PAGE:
FARMINGTON – Village Harmony, the unique teen world music ensemble based in Vermont, led by Patty Cuyler, special guest Malkahaz Erkvanidze from the Republic of Georgia, and Luke Hoffman, presents its second summer concert program.
The concert, which is sponsored by The Arts Institute of Western Maine on Sunday, July 27, 7:30 p.m. in Nordica Auditorium at UMF, will include American shape-note, gospel and Appalachian harmonies, traditional secular and sacred music from Caucasus Georgia, songs and dances from South Africa, and Missa Brevis by the Italian renaissance composer Antonio Lotti. The 23 energized and talented teenage singers and instrumentalists come from ten states plus Canada and South Africa.
Village Harmony is an umbrella organization which every summer sponsors a dozen ensembles like this one, both in New England and in numerous foreign countries.
Each group develops its own unique sound, but all share common traits: a powerful, natural, unrestrained, vocal sound; a remarkable variety of vocal styles and timbres, as appropriate to the many varieties of ethnic and traditional music; and the visible, vibrant community among the singers and audience as they share in a joyous celebration of music. This particular group rehearsed intensively for eight days at a retreat center in the Berkshires before taking their program on the road for two weeks of performances.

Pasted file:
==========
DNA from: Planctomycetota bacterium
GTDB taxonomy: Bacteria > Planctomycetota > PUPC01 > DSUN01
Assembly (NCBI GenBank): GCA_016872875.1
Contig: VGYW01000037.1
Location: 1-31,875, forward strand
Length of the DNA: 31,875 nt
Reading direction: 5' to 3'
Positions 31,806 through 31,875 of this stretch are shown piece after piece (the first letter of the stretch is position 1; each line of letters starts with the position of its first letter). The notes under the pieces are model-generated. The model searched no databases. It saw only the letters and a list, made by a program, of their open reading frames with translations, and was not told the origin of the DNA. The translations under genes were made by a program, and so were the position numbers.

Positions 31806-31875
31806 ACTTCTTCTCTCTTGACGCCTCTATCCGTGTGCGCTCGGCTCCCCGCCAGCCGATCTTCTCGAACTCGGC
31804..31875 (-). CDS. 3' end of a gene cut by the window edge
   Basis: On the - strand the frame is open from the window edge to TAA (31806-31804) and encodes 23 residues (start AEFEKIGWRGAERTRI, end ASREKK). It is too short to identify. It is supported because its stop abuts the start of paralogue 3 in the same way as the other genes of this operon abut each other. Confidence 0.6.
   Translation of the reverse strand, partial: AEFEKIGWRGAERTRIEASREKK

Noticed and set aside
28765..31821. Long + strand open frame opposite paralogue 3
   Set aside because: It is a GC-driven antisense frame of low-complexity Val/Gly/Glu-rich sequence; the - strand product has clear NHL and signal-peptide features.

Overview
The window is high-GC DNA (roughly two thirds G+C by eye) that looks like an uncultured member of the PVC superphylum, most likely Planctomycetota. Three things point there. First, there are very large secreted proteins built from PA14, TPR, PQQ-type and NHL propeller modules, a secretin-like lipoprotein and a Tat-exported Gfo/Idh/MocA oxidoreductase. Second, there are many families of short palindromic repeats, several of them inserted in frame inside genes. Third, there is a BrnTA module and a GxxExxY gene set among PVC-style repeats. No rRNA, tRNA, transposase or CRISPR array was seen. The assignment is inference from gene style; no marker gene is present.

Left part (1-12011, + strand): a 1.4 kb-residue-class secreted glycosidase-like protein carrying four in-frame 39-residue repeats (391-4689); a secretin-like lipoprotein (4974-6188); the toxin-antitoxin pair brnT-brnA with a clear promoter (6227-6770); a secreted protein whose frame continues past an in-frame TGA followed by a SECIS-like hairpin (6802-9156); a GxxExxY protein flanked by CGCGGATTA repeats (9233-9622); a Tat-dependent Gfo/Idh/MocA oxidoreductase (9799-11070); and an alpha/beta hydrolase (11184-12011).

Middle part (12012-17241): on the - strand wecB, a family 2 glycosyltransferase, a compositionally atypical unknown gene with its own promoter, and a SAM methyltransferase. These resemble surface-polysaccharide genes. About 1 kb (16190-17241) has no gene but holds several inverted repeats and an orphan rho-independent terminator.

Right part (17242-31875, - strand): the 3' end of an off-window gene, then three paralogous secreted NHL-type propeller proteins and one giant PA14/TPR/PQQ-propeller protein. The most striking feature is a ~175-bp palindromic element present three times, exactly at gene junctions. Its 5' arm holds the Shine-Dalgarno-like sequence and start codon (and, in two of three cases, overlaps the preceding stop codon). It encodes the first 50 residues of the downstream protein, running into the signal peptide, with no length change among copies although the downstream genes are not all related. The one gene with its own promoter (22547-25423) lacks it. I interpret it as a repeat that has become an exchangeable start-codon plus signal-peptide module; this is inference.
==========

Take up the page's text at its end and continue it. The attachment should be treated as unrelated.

Patty has been co-leader of Village Harmony for 13 years, and has particular experience with traditional singing styles from South Africa, Georgia and Corsica. Luke Hoffman is a dynamic percussionist and singer with a specialty in American gospel quartet style.
Malkhaz Erkvanidze is the renowned choir director of the Anchiskhati Choir, which has toured throughout Europe, Russia, and North America. Since 1988, Anchiskhati has been at the forefront of the revival of medieval polyphonic Georgian sacred music, with many unique recordings and publications to their credit. Born in the central mountainous region of Imereti, Malkhaz grew up singing folk music in his family and this background allowed him to develop an ear for indigenous Caucasus tuning systems, and as a result, the Anchiskhati Choir is one of the few professional ensembles that attempts to sing in these ‘old modes.’ He is also an expert in the Georgian yodeling style known as krimanchuli, and he will likely have some new protégés among the young singers.
Admission to the concert is $6 – adults; $5 – seniors; free for children under 16. The Arts Institute of Western Maine is a group affiliated with the University of Maine at Farmington, and is committed to bringing a wide variety of performances to the community at an affordable price. Don’t miss this exciting evening of world music!